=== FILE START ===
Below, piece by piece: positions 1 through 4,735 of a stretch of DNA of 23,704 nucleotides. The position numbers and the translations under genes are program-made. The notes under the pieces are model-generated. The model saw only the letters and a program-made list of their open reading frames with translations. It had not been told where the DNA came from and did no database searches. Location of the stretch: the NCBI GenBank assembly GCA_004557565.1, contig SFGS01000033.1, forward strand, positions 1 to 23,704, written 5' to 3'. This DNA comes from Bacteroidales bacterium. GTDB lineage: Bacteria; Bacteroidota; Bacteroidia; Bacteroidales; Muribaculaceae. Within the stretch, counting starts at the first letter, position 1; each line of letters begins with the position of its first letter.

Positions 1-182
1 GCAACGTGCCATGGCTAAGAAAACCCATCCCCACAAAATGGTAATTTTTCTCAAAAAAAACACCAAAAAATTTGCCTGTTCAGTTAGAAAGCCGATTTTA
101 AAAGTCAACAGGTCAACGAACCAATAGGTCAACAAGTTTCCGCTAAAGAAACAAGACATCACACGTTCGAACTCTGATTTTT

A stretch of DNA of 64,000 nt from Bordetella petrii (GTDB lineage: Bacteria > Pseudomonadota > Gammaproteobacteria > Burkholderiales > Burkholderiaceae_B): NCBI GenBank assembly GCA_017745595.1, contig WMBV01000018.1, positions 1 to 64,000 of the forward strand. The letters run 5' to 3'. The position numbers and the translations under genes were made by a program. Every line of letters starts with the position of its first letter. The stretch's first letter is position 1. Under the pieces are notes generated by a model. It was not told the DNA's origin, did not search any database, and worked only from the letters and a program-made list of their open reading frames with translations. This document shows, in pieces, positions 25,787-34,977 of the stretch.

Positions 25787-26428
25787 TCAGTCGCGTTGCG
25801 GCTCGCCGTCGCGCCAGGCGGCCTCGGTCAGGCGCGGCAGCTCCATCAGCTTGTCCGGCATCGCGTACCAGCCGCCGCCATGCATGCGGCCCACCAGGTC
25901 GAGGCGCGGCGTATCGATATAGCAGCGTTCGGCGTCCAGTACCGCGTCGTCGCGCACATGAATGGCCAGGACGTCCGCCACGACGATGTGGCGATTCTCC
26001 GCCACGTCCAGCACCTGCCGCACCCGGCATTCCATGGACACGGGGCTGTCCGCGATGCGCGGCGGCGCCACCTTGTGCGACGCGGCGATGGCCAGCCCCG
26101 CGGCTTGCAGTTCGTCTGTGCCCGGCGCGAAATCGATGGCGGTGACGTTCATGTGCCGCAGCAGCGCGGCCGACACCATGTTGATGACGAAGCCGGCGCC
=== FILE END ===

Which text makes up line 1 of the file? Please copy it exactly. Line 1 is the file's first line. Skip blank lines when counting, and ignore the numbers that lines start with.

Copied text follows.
Below, piece by piece: positions 1 through 4,735 of a stretch of DNA of 23,704 nucleotides. The position numbers and the translations under genes are program-made. The notes under the pieces are model-generated. The model saw only the letters and a program-made list of their open reading frames with translations. It had not been told where the DNA came from and did no database searches. Location of the stretch: the NCBI GenBank assembly GCA_004557565.1, contig SFGS01000033.1, forward strand, positions 1 to 23,704, written 5' to 3'. This DNA comes from Bacteroidales bacterium. GTDB lineage: Bacteria; Bacteroidota; Bacteroidia; Bacteroidales; Muribaculaceae. Within the stretch, counting starts at the first letter, position 1; each line of letters begins with the position of its first letter.